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Book Details

Bleak House

78.6% complete
1853
360,947
2017
1 time
See 67
1 - In Chancery
2 - In Fashion
3 - A Progress
4 - Telescopic Philanthropy
5 - A Morning Adventure
6 - Quite at Home
7 - The Ghost's Walk
8 - Covering a Multitude of Sins
9 - Signs and Tokens
10 - The Law-Writer
11 - Our Dear Brother
12 - On the Watch
13 - Esther's Narrative
14 - Deportment
15 - Bell Yard
16 - Tom-all-Alone's
17 - Esther's Narrative
18 - Lady Dedlock
19 - Moving on
20 - A New Lodger
21 - The Smallweed Family
22 - Mr. Bucket
23 - Esther's Narrative
24 - An Appeal Case
25 - Mrs. Snagsby Sees it All
26 - Sharpshooters
27 - More Old Soldiers than One
28 - The Ironmaster
29 - The Young Man
30 - Esther's Narrative
31 - Nurse and Patient
32 - The Appointed Time
33 - Interlopers
34 - A Turn of the Screw
35 - Esther's Narrative
36 - Chesney Wold
37 - Jarndyce and Jarndyce
38 - A Struggle
39 - Attorney and Client
40 - National and Domestic
41 - In Mr. Tulkinghorn's Room
42 - In Mr. Tulkinghorn's Chambers
43 - Esther's Narrative
44 - The Letter and the Answer
45 - In Trust
46 - Stop him!
47 - Jo's Will
48 - Closing In
49 - Dutiful Friendship
50 - Esther's Narrative
51 - Enlightened
52 - Obstinacy
53 - The Track
54 - Springing a Mine
55 - Flight
56 - Pursuit
57 - Esther's Narrative
58 - A Wintry Day and Night
59 - Esther's Narrative
60 - Perspective
61 - A Discovery
62 - Another Discovery
63 - Steel and Iron
64 - Esther's Narrative
65 - Beginning the World
66 - Down in Lincolnshire
67 - The Close of Esther's Narrative
Book Cover
Has a genre Has an extract Has a year read Has a rating In my library 
2111
No series
Dedicated, as a remembrance of our friendly union, to my companions in the guild of literature and art
London.
May contain spoilers
"But I know that my dearest little pets are very pretty, and that my darling is very beautiful, and that my husband is very handsome, and that my guardian has the brightest and most benevolent face that ever was seen, and that they can very well do without much beauty in me - even supposing - ."
No comments on file
Synopsis not on file
Extract (may contain spoilers)
It was interesting when I dressed before daylight to peep out of window, where my candles were reflected in the black panes like two beacons, and finding all beyond still enshrouded in the indistinctness of last night, to watch how it turned out when the day came on. As the prospect gradually revealed itself and disclosed the scene over which the wind had wandered in the dark, like my memory over my life, I had a pleasure in discovering the unknown objects that had been around me in my sleep. At first they were faintly discernible in the mist, and above them the later stars still glimmered. That pale interval over, the picture began to enlarge and fill up so fast that at every new peep I could have found enough to look at for an hour. Imperceptibly my candles became the only incongruous part of the morning, the dark places in my room all melted away, and the day shone bright upon a cheerful landscape, prominent in which the old Abbey Church, with its massive tower, threw a softer train of shadow on the view than seemed compatible with its rugged character. But so from rough outsides (I hope I have learnt), serene and gentle influences often proceed.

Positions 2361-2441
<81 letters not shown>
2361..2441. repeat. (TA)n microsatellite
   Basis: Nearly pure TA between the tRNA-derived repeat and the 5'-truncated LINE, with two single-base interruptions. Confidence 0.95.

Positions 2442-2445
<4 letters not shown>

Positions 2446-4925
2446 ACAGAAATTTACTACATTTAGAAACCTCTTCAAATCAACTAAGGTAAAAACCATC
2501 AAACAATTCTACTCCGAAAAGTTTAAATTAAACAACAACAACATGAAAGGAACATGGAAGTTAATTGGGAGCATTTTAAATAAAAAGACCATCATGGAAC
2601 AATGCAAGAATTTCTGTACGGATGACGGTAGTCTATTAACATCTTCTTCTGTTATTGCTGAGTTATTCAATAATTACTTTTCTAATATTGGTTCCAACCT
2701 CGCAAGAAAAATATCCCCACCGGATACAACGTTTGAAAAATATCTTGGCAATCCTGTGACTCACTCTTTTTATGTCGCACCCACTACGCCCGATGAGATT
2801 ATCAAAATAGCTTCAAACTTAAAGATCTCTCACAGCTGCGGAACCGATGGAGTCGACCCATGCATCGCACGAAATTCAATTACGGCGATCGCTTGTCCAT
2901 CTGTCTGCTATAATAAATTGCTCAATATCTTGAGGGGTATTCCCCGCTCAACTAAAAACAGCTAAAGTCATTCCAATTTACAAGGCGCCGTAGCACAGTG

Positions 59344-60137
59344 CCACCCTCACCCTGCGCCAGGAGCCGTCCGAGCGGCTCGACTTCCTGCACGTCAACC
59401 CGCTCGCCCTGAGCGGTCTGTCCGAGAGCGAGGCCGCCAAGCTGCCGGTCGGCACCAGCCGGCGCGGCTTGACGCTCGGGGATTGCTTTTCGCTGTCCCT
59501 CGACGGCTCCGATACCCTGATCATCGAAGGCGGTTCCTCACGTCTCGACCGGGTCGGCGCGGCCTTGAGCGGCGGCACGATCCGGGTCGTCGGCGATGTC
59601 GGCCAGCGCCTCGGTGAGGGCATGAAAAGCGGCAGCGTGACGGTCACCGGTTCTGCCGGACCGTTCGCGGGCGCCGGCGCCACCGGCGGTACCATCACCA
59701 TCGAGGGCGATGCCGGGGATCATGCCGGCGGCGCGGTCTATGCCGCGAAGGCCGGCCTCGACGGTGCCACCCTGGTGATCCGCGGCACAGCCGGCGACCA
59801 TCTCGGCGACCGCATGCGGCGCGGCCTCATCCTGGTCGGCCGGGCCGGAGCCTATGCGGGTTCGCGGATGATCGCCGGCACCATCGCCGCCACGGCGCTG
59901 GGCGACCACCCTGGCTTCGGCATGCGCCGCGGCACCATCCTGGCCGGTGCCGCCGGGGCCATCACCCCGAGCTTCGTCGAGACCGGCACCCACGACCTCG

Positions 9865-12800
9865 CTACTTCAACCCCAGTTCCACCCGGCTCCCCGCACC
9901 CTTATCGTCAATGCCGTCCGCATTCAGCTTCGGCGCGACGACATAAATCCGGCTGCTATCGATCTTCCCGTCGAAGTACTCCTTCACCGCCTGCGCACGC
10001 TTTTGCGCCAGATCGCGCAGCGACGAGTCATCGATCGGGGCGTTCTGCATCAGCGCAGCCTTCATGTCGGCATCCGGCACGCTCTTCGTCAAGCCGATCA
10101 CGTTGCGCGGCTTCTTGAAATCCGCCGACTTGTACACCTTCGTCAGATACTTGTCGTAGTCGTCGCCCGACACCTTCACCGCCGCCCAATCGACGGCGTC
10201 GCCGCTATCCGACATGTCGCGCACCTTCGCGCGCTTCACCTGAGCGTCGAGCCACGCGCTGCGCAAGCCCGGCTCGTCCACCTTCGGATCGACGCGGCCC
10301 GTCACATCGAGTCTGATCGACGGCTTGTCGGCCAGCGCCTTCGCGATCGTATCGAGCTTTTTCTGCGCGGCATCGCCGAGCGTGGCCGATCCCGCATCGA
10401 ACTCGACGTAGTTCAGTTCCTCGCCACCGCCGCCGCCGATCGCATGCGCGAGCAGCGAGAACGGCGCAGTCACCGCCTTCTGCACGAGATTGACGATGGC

Every part of the house was in such order, and every one was so attentive to me, that I had no trouble with my two bunches of keys, though what with trying to remember the contents of each little store–room drawer and cupboard; and what with making notes on a slate about jams, and pickles, and preserves, and bottles, and glass, and china, and a great many other things; and what with being generally a methodical, old–maidish sort of foolish little person, I was so busy that I could not believe it was breakfast–time when I heard the bell ring. Away I ran, however, and made tea, as I had already been installed into the responsibility of the tea–pot; and then, as they were all rather late and nobody was down yet, I thought I would take a peep at the garden and get some knowledge of that too. I found it quite a delightful place—in front, the pretty avenue and drive by which we had approached (and where, by the by, we had cut up the gravel so terribly with our wheels that I asked the gardener to roll it); at the back, the flower–garden, with my darling at her window up there, throwing it open to smile out at me, as if she would have kissed me from that distance. Beyond the flower–garden was a kitchen–garden, and then a paddock, and then a snug little rick–yard, and then a dear little farm–yard. As to the house itself, with its three peaks in the roof; its various–shaped windows, some so large, some so small, and all so pretty; its trellis–work, against the south–front for roses and honey–suckle, and its homely, comfortable, welcoming look—it was, as Ada said when she came out to meet me with her arm through that of its master, worthy of her cousin John, a bold thing to say, though he only pinched her dear cheek for it.